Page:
Public media puts millions into investigative work
Saturday, March 5, 2011; 12:59 PM
WASHINGTON -- NPR, PBS and local public broadcast stations around the country are hiring more journalists and pumping millions of dollars into investigative news to make up for what they see as a lack of deep-digging coverage by their for-profit counterparts.
Public radio and TV stations have seen the need for reporting that holds government and business accountable increase as newspapers and TV networks cut their staffs and cable television stations have filled their schedules with more opinion journalism.
"Where the marketplace is unable to serve, that's the role of public media," PBS President and CEO Paula Kerger said last year at a summit on the future of media at the Federal Communications Commission. "PBS exists to serve the people, not to sell them."
In the past three years, the Corporation for Public Broadcasting has invested more than $90 million in federal funds on new journalism initiatives. That includes a $10 million local journalism initiative that is paying for the creation of five regional centers that will help local PBS and NPR stations cover news that affects wider geographic areas. Also, a $6 million grant from the group expanded the PBS investigative series "Frontline" from a seasonal series with a summer break to a year-round program.
Meanwhile, NPR has started an investigative reporting unit supported by philanthropic funds - including $3.2 million donated in the last year.
The need for such probing journalism was highlighted by a 2010 study by the Pew Project for Excellence in Journalism. It noted the "old model" of journalism that supported watchdog reporting - by valuing stories based on their significance over their individual popularity - is breaking down. In new models driven by the Internet, revenue is more closely tied to individual stories and how popular they are, leaving less incentive for civic news. Newsroom staffs also continue to shrink, the study found.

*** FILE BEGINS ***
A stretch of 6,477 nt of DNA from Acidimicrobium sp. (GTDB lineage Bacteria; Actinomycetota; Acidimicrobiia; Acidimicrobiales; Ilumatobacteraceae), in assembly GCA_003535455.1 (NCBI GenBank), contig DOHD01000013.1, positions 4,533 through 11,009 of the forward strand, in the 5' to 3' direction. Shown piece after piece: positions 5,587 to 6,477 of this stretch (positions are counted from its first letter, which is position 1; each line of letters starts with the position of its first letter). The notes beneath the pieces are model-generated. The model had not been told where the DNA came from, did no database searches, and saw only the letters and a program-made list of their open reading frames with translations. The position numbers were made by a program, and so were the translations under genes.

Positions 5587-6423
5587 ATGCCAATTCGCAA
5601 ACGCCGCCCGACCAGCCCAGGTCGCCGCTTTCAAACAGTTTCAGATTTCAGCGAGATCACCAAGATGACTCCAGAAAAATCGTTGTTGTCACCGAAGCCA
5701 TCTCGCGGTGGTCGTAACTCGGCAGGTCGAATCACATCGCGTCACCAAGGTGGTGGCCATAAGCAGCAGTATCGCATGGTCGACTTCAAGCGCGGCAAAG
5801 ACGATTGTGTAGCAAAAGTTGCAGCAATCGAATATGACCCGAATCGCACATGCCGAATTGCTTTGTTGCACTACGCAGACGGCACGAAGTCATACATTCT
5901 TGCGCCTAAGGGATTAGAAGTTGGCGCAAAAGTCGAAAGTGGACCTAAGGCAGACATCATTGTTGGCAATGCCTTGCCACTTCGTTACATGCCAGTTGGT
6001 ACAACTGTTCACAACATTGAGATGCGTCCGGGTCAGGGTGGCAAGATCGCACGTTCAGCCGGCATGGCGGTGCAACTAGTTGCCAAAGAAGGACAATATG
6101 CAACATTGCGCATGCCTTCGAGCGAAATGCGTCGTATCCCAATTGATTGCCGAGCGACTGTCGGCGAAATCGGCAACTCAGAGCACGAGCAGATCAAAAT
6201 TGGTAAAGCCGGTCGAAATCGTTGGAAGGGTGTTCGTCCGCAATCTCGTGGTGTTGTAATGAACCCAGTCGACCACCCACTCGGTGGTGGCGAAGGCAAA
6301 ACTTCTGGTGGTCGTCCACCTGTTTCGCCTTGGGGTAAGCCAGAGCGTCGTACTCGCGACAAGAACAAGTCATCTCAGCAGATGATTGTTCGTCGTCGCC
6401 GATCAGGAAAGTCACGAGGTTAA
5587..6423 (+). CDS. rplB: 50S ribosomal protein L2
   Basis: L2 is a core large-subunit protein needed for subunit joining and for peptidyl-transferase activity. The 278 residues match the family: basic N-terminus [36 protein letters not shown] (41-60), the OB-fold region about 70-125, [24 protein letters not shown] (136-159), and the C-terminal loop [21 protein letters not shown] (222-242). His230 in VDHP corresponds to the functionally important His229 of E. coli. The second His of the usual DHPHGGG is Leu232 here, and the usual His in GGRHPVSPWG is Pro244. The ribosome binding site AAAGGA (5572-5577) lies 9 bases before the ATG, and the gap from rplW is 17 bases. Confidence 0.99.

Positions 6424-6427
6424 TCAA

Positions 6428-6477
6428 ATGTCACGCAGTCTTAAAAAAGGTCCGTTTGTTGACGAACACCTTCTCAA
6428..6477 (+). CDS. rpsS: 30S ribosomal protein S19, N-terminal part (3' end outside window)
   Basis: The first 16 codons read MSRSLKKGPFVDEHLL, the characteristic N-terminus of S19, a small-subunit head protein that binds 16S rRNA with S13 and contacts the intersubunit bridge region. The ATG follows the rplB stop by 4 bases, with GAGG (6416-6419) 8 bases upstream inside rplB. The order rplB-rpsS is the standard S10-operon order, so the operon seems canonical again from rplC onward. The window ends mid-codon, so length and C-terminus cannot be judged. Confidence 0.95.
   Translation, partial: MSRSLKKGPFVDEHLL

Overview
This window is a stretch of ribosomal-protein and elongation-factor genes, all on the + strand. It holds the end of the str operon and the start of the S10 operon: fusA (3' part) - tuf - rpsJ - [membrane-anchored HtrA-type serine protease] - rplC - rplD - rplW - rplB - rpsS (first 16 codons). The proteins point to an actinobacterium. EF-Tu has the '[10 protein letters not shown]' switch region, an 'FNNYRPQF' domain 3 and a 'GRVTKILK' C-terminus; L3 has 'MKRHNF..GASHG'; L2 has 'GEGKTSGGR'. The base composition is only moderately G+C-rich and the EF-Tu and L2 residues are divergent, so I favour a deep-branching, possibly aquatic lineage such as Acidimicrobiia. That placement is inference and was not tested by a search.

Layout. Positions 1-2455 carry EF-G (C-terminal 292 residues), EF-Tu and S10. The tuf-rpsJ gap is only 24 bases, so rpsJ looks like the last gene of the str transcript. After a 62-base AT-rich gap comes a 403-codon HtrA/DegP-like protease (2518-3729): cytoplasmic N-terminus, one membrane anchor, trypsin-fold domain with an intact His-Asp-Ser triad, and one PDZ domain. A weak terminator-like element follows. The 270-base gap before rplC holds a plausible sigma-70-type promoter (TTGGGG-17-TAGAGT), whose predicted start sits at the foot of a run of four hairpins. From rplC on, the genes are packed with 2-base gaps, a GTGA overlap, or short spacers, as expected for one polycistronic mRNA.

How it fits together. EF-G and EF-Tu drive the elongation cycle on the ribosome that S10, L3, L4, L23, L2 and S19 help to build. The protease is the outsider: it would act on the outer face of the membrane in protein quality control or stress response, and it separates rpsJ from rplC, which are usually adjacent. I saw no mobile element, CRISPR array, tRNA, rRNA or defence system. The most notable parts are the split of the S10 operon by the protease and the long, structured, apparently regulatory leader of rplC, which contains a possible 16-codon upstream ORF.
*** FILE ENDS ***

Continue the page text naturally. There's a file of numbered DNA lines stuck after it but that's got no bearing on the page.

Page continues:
Still, the prospect of tax dollars going toward public stations' journalistic efforts has already drawn criticism. Their push for more news reporting also comes as conservatives seek to cut all federal public broadcast funding as part of their budget proposal. It's a threat public broadcasters take seriously, though similar efforts in the 1990s and 2005 did not succeed.
Randolph May, president of the Rockville, Md.-based Free State Foundation, argued at the FCC summit that government-funded media should not be involved in shaping public opinion.
"In an age of information abundance, we do not need, and should not want, government-supported media acting as a filter or a megaphone," said May, whose group is nonpartisan but advocates for libertarian principles.
Patricia de Stacy Harrison, the head of the Corporation for Public Broadcasting, said she can take the heat for using public dollars for probing journalism, because it's an important public service.
"Doubtless, if all of these people do the jobs they're supposed to do, our phones will be ringing, e-mail will be coming in," Harrison told The Associated Press.
The corporation is the primary conduit for federal funds distributed to public media, and Harrison described it as a firewall between Congress and nonprofit stations so they aren't government media. She's a former co-chairwoman of the Republican National Committee and a State Department official under President George W. Bush.